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West v. Unknown Party

United States District Court, S.D. Illinois

December 5, 2016

KENTES WEST, Plaintiff,
v.
UNKNOWN PARTY, and KENT BROOKMAN, Defendants.

          MEMORANDUM AND ORDER

          STACI M. YANDLE United States District Judge

         Plaintiff Kentes West is currently incarcerated at the Menard Correctional Center in Menard, Illinois. (Doc. 2 at 1.) Proceeding pro se, West previously filed a Complaint under 42 U.S.C. § 1983, alleging that separate groups of officials violated his constitutional rights in various ways during his time at Menard. (Id. at 13-14.) West's original Complaint was severed into nine cases, including the above-captioned case. (Doc. 1 at 10.) The instant case concerns whether several unknown parties violated West's constitutional rights by inciting inmates to attack him on July 20, 2015 and whether Defendant Brookman violated West's constitutional rights by imposing disciplinary segregation on him as punishment for West's decision to fight back on July 20, 2015. (Id. at 7.) West seeks money damages. (Doc. 2 at 38.)

         This matter is now before the Court for a review of West's Complaint pursuant to 28 U.S.C. § 1915A. Under § 1915A, the Court shall review a “complaint in a civil action in which a prisoner seeks redress from a governmental entity or officer or employee of a government entity.” During the § 1915A review, the court “shall identify cognizable claims or dismiss the complaint, or any portion of the complaint, ” if the complaint “is frivolous, malicious, or fails to state a claim” or if it “seeks monetary relief from a defendant who is immune.”

         Background

         Although West's Complaint is thirty-nine pages in length, the narrative of it concerning this severed case is only two pages long. (Doc. 2 at 28-29.) In those pages, West alleges that he visited the prison yard on July 20, 2015 and was attacked by two inmates whom he did not know. (Id. at 28.) West was initially under the impression that another inmate sent the duo to attack him, but he claims that he has now discovered that “staff” was the cause for the last attack. (Id. at 28-29.) West goes on to allege that unspecified “staff” wrote a false ticket against him for West's decision to defend himself during the attack and that Lieutenant Brookman, the chairperson who adjudicated the disciplinary ticket and meted out punishment, rejected West's arguments in mitigation and improperly disciplined him with six months in segregation. (Id.)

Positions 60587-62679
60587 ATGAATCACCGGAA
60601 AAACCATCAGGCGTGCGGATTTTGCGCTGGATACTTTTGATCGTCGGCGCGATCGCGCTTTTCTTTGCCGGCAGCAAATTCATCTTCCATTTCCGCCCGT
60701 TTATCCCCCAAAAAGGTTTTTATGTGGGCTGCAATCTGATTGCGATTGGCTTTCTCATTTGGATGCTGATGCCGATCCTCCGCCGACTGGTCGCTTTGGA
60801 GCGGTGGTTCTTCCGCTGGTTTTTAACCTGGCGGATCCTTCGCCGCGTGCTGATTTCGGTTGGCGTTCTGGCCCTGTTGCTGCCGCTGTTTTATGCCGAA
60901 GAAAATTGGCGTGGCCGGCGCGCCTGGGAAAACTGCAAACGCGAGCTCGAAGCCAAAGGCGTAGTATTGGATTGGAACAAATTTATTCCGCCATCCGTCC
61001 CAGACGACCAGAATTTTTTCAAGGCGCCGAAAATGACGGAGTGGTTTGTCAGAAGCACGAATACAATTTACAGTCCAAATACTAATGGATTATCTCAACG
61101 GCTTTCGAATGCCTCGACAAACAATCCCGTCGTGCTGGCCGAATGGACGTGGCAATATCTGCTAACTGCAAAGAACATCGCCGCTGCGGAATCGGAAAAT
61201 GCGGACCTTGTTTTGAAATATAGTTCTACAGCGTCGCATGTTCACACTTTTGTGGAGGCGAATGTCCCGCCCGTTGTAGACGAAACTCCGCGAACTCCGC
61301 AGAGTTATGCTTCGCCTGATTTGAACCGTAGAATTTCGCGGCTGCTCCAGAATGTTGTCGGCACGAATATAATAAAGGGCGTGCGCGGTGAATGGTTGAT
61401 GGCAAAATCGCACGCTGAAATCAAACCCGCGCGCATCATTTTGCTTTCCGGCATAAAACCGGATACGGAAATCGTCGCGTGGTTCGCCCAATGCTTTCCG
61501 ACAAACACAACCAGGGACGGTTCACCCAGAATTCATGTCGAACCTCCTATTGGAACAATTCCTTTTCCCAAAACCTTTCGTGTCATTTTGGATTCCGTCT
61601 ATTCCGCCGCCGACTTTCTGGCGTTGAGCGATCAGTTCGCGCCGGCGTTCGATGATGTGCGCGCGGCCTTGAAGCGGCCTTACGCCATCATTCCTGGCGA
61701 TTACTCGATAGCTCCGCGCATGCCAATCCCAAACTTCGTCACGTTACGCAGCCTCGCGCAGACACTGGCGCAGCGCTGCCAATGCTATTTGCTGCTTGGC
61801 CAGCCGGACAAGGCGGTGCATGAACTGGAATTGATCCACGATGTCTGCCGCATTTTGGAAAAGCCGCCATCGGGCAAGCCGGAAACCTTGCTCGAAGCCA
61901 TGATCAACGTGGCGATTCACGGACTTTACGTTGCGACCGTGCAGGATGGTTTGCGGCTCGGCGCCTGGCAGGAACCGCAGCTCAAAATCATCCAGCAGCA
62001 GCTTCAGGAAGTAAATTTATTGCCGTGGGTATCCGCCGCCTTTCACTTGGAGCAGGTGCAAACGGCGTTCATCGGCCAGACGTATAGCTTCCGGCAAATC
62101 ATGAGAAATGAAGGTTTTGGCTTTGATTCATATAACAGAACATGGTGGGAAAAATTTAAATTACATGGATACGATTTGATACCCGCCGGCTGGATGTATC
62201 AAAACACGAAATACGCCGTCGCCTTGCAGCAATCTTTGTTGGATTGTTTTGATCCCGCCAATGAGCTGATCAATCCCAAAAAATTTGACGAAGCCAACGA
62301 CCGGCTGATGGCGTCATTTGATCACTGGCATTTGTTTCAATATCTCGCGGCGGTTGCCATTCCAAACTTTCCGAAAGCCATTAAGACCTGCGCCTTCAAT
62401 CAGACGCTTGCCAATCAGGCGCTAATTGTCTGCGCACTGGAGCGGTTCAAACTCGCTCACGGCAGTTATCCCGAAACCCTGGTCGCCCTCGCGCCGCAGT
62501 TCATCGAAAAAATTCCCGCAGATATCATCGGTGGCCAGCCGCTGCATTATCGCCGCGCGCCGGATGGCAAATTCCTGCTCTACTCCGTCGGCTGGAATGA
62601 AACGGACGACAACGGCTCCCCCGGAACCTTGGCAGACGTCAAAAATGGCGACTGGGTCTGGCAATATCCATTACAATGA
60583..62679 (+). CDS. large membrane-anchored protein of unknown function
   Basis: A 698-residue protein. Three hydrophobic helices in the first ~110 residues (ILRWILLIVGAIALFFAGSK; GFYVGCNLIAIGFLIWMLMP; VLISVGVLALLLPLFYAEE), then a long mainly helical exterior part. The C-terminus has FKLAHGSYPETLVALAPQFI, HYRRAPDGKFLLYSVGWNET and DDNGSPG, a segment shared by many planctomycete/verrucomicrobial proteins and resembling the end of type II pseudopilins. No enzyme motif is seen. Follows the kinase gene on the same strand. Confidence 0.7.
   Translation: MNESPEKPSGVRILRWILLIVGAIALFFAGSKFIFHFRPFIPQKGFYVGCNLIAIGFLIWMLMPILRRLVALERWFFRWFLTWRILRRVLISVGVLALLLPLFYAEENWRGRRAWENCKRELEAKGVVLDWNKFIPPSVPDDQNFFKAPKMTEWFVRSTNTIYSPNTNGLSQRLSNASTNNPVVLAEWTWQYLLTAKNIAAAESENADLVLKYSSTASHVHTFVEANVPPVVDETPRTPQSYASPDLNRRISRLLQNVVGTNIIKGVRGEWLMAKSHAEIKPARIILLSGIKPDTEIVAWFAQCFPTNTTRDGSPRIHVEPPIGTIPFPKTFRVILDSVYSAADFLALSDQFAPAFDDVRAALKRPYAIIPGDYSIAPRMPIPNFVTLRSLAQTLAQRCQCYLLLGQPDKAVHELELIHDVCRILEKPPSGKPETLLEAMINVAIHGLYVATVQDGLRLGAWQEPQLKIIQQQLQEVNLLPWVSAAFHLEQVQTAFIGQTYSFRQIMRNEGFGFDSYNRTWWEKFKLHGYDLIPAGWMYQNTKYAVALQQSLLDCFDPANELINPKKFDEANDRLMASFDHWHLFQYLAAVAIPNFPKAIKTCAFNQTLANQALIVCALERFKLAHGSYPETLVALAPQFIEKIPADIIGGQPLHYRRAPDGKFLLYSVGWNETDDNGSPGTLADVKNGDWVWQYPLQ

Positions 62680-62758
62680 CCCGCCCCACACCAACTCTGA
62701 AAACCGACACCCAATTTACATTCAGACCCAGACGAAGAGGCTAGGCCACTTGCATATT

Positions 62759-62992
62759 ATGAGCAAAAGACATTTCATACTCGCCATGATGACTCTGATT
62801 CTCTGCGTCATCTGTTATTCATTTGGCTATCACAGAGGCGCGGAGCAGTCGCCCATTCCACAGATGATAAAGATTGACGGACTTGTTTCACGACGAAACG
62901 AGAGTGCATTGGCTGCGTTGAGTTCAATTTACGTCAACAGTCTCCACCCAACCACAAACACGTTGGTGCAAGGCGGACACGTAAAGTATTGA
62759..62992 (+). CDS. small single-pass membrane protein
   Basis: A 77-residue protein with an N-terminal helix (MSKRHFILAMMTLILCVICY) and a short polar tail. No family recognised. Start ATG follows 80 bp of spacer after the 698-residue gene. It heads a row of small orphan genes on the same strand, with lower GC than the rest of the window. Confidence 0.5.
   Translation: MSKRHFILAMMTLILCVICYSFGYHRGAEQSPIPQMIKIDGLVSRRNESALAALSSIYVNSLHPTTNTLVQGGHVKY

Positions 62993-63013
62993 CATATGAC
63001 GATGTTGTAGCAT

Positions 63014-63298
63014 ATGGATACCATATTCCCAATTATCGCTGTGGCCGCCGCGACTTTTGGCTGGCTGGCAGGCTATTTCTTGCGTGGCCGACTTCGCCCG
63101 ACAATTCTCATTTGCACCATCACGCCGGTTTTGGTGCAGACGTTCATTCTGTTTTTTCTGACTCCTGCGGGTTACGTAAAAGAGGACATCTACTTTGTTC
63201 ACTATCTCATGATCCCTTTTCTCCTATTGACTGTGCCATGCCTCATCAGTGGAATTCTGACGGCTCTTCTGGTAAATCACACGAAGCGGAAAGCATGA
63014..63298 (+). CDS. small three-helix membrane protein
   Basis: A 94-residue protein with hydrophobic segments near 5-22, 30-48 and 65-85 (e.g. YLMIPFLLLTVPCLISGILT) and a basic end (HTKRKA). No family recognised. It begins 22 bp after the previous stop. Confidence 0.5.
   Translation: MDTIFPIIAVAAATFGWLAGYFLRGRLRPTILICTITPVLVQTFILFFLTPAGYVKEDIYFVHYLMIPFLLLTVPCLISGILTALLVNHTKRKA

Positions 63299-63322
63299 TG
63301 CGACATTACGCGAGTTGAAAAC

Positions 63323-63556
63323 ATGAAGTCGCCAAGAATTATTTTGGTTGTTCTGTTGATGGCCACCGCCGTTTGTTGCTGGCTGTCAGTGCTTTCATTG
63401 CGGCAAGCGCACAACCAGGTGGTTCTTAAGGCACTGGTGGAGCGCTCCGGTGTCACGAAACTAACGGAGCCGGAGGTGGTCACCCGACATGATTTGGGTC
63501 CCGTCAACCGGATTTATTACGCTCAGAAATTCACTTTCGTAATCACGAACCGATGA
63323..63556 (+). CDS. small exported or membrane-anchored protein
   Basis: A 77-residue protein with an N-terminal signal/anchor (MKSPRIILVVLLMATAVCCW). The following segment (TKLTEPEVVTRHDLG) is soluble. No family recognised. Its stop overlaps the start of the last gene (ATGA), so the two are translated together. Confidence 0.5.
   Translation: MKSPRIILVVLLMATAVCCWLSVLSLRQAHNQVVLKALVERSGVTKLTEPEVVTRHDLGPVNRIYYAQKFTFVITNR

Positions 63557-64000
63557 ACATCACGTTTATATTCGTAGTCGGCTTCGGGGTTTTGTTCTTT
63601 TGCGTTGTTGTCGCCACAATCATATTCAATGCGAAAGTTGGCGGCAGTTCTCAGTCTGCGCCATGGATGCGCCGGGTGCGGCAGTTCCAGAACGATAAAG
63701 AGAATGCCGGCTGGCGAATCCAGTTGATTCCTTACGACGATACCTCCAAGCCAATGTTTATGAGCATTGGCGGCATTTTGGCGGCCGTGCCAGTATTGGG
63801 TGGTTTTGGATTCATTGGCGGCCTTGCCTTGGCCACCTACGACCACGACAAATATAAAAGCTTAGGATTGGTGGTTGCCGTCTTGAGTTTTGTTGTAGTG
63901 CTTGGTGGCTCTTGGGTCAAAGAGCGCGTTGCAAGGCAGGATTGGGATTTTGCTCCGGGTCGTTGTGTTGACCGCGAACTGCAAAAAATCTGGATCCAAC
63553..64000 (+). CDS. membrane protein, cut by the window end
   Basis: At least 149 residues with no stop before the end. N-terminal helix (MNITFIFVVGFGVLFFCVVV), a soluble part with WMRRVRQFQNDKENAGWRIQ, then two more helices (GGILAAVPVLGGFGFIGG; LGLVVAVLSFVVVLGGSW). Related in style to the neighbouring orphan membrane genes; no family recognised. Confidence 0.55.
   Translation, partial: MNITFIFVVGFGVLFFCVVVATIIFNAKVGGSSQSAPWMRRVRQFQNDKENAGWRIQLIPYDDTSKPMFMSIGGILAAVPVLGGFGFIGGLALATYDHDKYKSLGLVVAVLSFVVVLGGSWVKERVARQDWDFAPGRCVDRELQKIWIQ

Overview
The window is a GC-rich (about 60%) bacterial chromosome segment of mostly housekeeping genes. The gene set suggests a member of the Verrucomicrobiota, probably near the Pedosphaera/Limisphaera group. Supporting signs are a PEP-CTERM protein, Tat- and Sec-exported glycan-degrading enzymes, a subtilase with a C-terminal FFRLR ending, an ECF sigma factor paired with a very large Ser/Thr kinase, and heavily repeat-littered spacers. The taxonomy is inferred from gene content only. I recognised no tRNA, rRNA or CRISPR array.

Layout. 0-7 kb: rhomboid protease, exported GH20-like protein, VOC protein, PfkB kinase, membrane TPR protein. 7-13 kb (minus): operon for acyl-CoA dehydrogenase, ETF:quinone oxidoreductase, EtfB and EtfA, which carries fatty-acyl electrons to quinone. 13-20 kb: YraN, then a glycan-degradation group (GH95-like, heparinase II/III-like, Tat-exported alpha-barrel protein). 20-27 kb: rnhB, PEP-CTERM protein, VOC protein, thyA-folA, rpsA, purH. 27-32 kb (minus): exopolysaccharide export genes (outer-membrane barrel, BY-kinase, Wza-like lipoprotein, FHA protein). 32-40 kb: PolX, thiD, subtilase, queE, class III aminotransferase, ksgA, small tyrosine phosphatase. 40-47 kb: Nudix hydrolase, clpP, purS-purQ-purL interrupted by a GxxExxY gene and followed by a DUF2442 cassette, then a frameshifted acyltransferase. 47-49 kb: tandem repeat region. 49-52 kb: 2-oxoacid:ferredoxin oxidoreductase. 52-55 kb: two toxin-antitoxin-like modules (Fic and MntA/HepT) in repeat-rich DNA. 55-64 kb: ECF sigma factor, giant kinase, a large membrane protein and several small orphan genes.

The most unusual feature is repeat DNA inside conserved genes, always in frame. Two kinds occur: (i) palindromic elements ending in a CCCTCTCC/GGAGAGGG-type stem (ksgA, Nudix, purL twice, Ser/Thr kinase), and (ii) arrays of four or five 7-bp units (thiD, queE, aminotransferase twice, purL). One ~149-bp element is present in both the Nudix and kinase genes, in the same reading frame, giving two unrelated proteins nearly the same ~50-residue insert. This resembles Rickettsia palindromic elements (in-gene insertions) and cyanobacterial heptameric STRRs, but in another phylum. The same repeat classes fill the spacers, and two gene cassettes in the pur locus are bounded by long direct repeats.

West filed ninety pages of exhibits with his Complaint. While some of those exhibits might be relevant, the Court is unable to easily assess that question, as West has not included any narrative detail about those exhibits in the statement of claims section of his Complaint.

         Discussion

         Turning to the substantive allegations in West's Complaint, the Court finds it proper to divide the claims in the Complaint into the following counts. The parties and the Court will use these designations in all pleadings and orders, unless otherwise directed by the Court.

COUNT 1: Unspecified officials at Menard prompted inmates to attack West on July 20, 2015, and did so in retaliation for West's past behavior, in violation of his First and Eighth Amendment rights.
COUNT 2: Unspecified officials at Menard filed a false ticket against West after the fight on July 20, 2015, in violation of West's constitutional rights.
COUNT 3: Brookman improperly prosecuted the disciplinary ticket against West, in violation of West's constitutional rights.

         The Court will conduct a preliminary review of each of these counts in turn.

         Count 1

         West's allegations against the unspecified staff members at Menard seem to concern harassment and retaliation related to the fight that occurred on July 20, 2015. A prisoner can state a claim for verbal harassment in violation of the Eighth Amendment if he alleges that a defendant was personally involved in more extreme instances of harassment, especially harassment that constitutes a grave threat to a prisoner's life or that could subject a prisoner to harm by other inmates. E.g., Hughes v. Farris, 809 F.3d 330, 334 (7th Cir. 2015); Beal v. Foster, 803 F.3d 356, 358 (7th Cir. 2015); Dobbey v. Illinois Dep't of Corrections, 574 F.3d 443, 445 (7th Cir. 2009). A prisoner can state a retaliation claim if he alleges that he engaged in conduct protected by the First Amendment, that he suffered a deprivation ...


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